113 hp, 7,668 cc OHV inline six-cylinder engine, three-speed manual transmission, live-axle suspension with front semi-elliptic leaf springs and cantilevered rear leaf springs, and four-wheel servo-assisted drum brakes. Wheelbase: 146½
- Sporting open coachwork
- Well maintained older restoration
- Fascinating early provenance, including Alphonzo E. Bell and Dave Garroway
- Formerly in the Collection of Richard and Linda Kughn
Rolls-Royce began to build automobiles in Springfield, Massachusetts in 1921. The location was chosen for its proximity to major northeastern markets and important suppliers as well as the supply of skilled craftsmen trained in the armories of the Connecticut River Valley and the New England machine tool industry. The first 40/50 hp Silver Ghosts were shipped from England and assembled in Springfield, under the direction of a cadre of some fifty experienced Rolls-Royce hands who emigrated from Derby.
Specifications slowly began to evolve, first substituting locally sourced components for those from English suppliers and later effecting specific modifications to better adapt American-built Rolls-Royce automobiles to the North American market.
More significantly, the bespoke, custom-ordered coachwork that graced Derby-built chassis did not fit American buying patterns, and from the beginning, Rolls-Royce offered standard coachwork, usually painted and trimmed to order. Bodies were ordered from a number of independent coachbuilders in quantities of up to twenty at a time. They were badged “Rolls-Royce Custom Coach Work” and were mainly built by Brewster, but also by Biddle and Smart, Hibbard & Darrin, New Haven, Merrimack, Smith Springfield and Willoughby. By 1923, business was good enough for Rolls-Royce to establish its own coachworks in Springfield. In quality of construction, finish and fittings, the Rolls-Royce Custom Coach Work bodies and later Rolls-Royce catalogued coachwork from Brewster (after its acquisition in 1926) are as good as anything built anywhere in the world. In design, they are considered to be among the most attractive, balanced, pleasing and functional bodies ever built for any luxury marque.
The 40/50 hp Silver Ghost was superseded in 1926 by the Phantom I, suitably modified for left-hand drive and manufacture in the United States. Introduction of the Phantom I coincided with integration of Brewster’s coachworks with Rolls-Royce’s American operations and the addition of several new offerings including the very attractive open Ascot, Derby and Speedster. Called touring car styles by other manufacturers, Rolls-Royce described them in its advertising materials as Sport Phaetons, a description that aptly characterizes their elegance, style and flair.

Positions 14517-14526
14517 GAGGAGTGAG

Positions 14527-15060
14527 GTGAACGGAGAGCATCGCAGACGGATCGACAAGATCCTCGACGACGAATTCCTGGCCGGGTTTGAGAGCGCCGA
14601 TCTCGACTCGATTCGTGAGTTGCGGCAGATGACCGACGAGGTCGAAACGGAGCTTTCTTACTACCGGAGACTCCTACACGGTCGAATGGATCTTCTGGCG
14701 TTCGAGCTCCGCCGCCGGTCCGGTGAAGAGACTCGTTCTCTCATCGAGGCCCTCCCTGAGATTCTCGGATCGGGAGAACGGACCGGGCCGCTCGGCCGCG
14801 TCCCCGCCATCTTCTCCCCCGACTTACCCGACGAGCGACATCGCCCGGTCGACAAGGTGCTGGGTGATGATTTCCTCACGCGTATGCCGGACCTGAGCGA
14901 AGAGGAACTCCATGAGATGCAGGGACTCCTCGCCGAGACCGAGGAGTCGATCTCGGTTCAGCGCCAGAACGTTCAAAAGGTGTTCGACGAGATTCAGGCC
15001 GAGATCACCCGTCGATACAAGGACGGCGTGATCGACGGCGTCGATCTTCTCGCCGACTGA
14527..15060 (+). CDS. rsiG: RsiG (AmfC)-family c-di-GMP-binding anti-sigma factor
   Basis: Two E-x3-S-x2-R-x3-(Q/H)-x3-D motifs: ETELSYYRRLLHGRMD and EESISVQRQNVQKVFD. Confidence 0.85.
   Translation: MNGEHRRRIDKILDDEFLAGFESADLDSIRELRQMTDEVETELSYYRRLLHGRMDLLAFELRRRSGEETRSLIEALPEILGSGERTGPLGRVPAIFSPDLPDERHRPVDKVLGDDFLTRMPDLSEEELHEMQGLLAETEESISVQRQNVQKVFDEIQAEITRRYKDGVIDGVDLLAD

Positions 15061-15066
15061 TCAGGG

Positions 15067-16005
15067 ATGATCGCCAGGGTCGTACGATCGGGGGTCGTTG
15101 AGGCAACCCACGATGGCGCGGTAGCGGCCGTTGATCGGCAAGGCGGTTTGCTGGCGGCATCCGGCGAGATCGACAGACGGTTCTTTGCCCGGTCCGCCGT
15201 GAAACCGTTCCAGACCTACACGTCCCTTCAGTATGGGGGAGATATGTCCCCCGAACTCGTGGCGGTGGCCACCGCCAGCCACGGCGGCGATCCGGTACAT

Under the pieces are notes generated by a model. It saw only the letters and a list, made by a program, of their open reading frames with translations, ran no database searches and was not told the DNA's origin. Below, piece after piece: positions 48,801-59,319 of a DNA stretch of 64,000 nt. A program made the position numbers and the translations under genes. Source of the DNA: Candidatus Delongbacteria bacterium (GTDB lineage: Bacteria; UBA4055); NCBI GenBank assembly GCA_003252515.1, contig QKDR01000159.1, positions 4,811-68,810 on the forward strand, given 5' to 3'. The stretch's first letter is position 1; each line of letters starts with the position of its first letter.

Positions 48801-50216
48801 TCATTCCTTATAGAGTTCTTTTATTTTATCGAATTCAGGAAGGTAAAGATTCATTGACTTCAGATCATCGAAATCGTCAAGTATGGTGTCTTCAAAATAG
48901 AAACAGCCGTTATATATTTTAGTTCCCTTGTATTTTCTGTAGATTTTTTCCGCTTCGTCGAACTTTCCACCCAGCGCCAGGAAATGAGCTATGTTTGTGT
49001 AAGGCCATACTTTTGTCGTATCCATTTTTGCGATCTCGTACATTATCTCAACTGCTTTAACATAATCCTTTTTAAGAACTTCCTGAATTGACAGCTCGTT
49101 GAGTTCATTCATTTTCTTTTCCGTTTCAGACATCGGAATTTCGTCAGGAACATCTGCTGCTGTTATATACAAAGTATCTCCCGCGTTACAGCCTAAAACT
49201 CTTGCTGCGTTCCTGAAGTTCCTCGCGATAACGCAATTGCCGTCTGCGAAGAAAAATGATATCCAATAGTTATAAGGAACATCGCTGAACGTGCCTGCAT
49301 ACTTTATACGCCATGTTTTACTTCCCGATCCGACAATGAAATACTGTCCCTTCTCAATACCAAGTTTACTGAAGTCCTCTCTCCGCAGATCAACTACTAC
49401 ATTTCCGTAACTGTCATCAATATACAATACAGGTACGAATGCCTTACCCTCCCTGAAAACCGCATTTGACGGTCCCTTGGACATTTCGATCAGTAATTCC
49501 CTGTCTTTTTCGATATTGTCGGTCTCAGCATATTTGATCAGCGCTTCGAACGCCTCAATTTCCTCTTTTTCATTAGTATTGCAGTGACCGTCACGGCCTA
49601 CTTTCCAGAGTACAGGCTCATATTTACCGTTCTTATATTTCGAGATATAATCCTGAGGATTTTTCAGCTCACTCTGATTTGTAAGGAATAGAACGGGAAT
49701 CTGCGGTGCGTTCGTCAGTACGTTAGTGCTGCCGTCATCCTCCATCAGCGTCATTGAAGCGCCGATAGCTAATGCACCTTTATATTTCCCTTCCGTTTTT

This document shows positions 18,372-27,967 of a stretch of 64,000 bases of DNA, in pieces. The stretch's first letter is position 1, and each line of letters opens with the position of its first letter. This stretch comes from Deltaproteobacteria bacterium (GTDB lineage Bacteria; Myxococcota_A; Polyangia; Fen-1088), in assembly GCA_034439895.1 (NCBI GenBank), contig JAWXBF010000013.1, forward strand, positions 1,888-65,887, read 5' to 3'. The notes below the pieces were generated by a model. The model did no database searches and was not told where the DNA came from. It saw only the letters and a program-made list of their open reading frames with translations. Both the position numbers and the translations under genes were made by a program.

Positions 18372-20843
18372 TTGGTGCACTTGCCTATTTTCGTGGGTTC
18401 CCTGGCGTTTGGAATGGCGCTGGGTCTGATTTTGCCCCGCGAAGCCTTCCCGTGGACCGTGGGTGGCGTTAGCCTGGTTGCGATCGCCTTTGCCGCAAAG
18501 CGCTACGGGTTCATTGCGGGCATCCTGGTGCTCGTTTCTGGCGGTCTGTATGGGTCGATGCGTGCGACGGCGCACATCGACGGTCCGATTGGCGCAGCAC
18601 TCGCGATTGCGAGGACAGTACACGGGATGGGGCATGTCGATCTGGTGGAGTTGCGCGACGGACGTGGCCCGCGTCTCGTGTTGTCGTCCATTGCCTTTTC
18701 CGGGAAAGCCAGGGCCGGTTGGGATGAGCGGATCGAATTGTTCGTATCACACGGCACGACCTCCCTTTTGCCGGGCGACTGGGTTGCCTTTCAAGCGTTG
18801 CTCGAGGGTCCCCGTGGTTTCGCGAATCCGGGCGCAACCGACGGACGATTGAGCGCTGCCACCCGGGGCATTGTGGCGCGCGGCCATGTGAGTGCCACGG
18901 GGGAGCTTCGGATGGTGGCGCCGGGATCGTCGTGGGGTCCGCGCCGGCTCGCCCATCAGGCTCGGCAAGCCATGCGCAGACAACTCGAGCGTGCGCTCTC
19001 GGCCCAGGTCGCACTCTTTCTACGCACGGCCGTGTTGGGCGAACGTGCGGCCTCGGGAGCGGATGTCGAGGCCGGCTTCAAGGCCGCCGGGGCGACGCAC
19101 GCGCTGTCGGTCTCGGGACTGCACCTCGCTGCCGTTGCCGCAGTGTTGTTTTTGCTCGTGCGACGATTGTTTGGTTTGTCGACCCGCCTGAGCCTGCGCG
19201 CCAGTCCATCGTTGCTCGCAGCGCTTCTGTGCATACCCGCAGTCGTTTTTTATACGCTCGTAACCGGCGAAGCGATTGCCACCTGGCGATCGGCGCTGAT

By 1929, further refinements included an aluminum cylinder head, chrome-plated exterior brightwork, flat-bar bumpers, servo-assisted four-wheel brakes, thermostatically controlled radiator shutters and conical headlamp housings. Highly evolved to adapt to the road conditions and driving preferences of North American customers, with ample parts and service support from both Rolls-Royce representatives and its network of U.S.-based suppliers, it is no surprise that in this booming year Rolls-Royce sold some 350 automobiles.
One of them was this beautiful Ascot Sport Phaeton, delivered to Alphonzo E. Bell, California entrepreneur and developer of the exclusive Bel Air enclave of Los Angeles. A double Olympic tennis medalist in 1904 (bronze in singles and silver in doubles), Bell had begun to develop Bel Air in 1922, and the project’s success is mirrored in the style, beauty and exclusivity of Bell’s Rolls-Royce Phantom I Ascot.
The Ascot’s elegant lines are essentially the same as the highly regarded Derby phaeton and its near-identical twin, the upswept rear-fender Speedster, and very similar to the extremely rare York Roadster. Refined by a nearly horizontal continuous concave accent at the beltline, raked single-piece windscreen and gracefully flowing fenders, the Ascot’s sporting flair and superb proportions make it one of the most attractive of all open Springfield Rolls-Royces.
By 1946, Dave Garroway, the famous radio announcer and future host of NBC’s original Today Show, is believed to have owned it. Having already received a quality restoration, S364LR next came under the long-term ownership of Richard and Linda Kughn, the respected Detroit-area collectors. Since that time, the car has passed through respected private collections and received selective cosmetic work as necessary. The high caliber of its original restoration, while completed decades ago, and the attentive care it has received remain apparent today. Nonetheless, the interior upholstery does display some age-appropriate patina.
Presented in black with tan leather upholstery and a black cloth top, its subtle design is complemented by the concave beltline indicative of the Ascot style, which in this case consists of brightly polishing the underlying aluminum of the coachwork. Chrome wire wheels are mounted with wide whitewall tires, and the dual side-mounted spares have black metal enclosures with chrome bands and side-view mirrors. Mounted above the chrome-plated flat front bumper is a pair of Pilot-Ray driving lamps. The raked, single-pane windscreens are both fitted with wind wings, and a black cloth-covered luggage trunk is fitted as well.
S364LR is one of the rarest and most desirable of all Springfield Rolls-Royces. Well preserved, it is a particularly elegant design of a beautifully engineered motor car.
call Chuck at 1-619-247-7615 or 1-619-667-3136